Compactness and Infinite-Dimensional Hilbert Spaces II

Browsing through Chapter 11 of Baby Rudin, which I previously hadn’t read, I realized that a past post of mine, hereafterto referred to as my first post, answers exercise 11.13. This exercise asks the reader to show that the subset E of L^{2}[-\pi,\pi] formed by the functions

\displaystyle f_{n}(x):=\sin nx,\indent\forall x\in[-\pi,\pi],\forall n\in\mathbb{N}

define a closed and bounded subset of L^{2}[-\pi,\pi], which is not compact. In my first post, we showed that a countable orthonormal system in a Hilbert space forms a closed and bounded set, it remains for us to show that the functions f_{n} are orthonormal.

This is an easy computation. Observe that, for integers n and m,

\begin{array}{lcl}\displaystyle\int_{-\pi}^{\pi}\sin(nx)\sin(mx)dx&=&\displaystyle\left(-\dfrac{i}{2}\right)^{2}\int_{-\pi}^{\pi}\left(e^{inx}-e^{-inx}\right)\left(e^{imx}-e^{-imx}\right)dx\\[.9 em]&=&\displaystyle-\dfrac{1}{4}\int_{-\pi}^{\pi}\left[e^{i(n+m)x}-e^{i(n-m)x}-e^{i(m-n)x}+e^{-i(n+m)x}\right]dx\\[.9 em]&=&\displaystyle\begin{cases}2\pi&{n-m=0,n\neq0}\\{-2\pi}&{n+m=0,n\neq0}\\{0} &{\text{otherwise}}\end{cases}\end{array}

Scaling by a factor of (2\pi)^{-1} completes the proof.

It’s worth mentioning that we do not need the hypothesis of a Hilbert space. In fact, a normed space (\mathbb{X},\left\|\cdot\right\|) is finite-dimensional if and only if it has the Heine-Borel property. I will only prove sufficiency. Necessity is an easy consequence of the Bolzano-Weierstrass theorem, which I leave to the reader.

Riesz’s Lemma. Let Y be a closed, proper subspace of a normed space (X,\left\|\cdot\right\|). For any \alpha\in(0,1), there exists an element x\in\mathbb{X} such that

\left\|x\right\|=1\text{ and }d(x,Y):=\inf_{y\in Y}\left\|x-y\right\|>\alpha

Proof. If Y=\left\{0\right\}, then there is nothing to prove, so assume otherwise. Fix \alpha\in(0,1). Since Y is a proper subspace of \mathbb{X}, there exists a nonzero element z\notin Y such that \delta:=d(z,Y)>0. Let y_{1}\in Y be a nonzero element satisfying \left\|z-y_{1}\right\|<\delta+\varepsilon, where \varepsilon>0 is some fixed arbitrarily small quantity. Define an element with unit norm by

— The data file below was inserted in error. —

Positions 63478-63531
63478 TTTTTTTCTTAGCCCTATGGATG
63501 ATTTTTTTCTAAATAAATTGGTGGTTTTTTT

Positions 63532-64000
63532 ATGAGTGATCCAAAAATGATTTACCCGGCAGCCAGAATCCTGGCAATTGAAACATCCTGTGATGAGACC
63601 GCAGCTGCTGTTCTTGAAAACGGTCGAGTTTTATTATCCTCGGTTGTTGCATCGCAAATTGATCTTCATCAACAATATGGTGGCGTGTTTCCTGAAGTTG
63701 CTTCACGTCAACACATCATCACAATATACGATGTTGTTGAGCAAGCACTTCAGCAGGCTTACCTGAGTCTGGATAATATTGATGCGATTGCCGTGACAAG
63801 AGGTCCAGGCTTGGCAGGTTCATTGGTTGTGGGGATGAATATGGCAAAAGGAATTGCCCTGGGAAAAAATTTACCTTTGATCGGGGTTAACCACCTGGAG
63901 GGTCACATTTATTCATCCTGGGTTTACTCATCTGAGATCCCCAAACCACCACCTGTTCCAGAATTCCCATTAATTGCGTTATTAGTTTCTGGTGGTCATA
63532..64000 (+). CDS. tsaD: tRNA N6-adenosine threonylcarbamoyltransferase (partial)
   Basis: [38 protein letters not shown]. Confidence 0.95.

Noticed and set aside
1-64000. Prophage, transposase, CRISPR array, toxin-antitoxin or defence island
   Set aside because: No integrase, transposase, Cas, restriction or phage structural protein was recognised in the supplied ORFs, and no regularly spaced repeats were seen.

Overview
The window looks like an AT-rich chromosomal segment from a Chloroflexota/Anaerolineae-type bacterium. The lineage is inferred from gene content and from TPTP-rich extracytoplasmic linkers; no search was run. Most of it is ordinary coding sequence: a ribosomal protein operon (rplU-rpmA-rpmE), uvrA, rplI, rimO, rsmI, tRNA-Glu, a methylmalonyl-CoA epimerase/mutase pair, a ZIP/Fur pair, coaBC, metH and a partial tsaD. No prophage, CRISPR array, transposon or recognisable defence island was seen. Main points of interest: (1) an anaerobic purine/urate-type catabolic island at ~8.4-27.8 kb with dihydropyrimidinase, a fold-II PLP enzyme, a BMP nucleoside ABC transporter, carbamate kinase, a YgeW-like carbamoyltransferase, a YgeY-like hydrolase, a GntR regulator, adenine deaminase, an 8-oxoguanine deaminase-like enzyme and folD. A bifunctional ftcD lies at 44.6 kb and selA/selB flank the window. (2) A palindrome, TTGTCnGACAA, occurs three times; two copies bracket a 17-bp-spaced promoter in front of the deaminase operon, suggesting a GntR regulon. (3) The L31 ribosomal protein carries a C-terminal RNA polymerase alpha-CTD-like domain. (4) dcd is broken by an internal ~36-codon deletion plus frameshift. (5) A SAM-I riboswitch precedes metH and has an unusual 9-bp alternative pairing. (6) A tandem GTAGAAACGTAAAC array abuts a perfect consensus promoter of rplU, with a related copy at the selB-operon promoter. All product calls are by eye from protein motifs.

\displaystyle x:=\frac{z-y_{1}}{\left\|z-y_{1}\right\|}

Then, for all y\in Y,

\displaystyle\left\|x-y\right\|=\left\|\frac{z-y_{1}}{\left\|z-y_{1}\right\|}-y\right\|=\dfrac{\left\|z-\left(y_{1}+\left\|z-y_{1}\right\|\cdot y\right)\right\|}{\left\|z-y_{1}\right\|}>\dfrac{\delta}{\delta+\varepsilon}

Since \varepsilon can be taken arbitrarily small, and therefore \frac{\delta}{\delta+\varepsilon} can be made arbitrarily close to 1 from below, we obtain the desired conclusion. \Box

We inductively construct an most countable sequence of linearly independent vectors e_{n} with unit norm as follows. If \mathbb{X}=\left\{0\right\}, then there is nothing to prove; assume otherwise. Choose x_{1}\neq0 in \mathbb{X} and define

e_{1}:=\dfrac{1}{\left\|x_{1}\right\|}\cdot x_{1}

If V_{1}:=\text{span}_{\mathbb{F}}\left\{e_{1}\right\}=\mathbb{X}, then we’re done. Otherwise choose a nonzero vector e_{2}\notin V_{1} such that

\displaystyle\left\|e_{2}\right\|=1\text{ and }d(e_{2},V_{1})>\alpha

Suppose we have chosen e_{1},\cdots,e_{n} as above. If

\displaystyle V_{n}:=\text{span}_{\mathbb{F}}\left\{e_{1},\ldots,e_{n}\right\}=\mathbb{X},

then we’re done. Otherwise, choose a vector e_{n+1}\notin V_{n} such that

\left\|e_{n+1}\right\|=1\text{ and }d(e_{n+1},V_{n})>\alpha

Suppose this process produces a countable sequence (e_{n})_{n=1}^{\infty}. The continuity of the norm implies that the closed unit ball


is closed and bounded, hence compact by the Heine-Borel property. Let (e_{n_{k}})_{k=1}^{\infty} be a convergent subsequence with limit e\in\mathbb{X}A fortiori, the sequence (e_{n_{k}})_{k=1}^{\infty} is Cauchy, and therefore for all k,j sufficiently large,

\displaystyle\frac{\alpha}{2}>\left\|e_{n_{k}}-e_{n_{j}}\right\|\geq d(e_{n_{k}},V_{n_{j}})>\alpha,

which is a contradiction.

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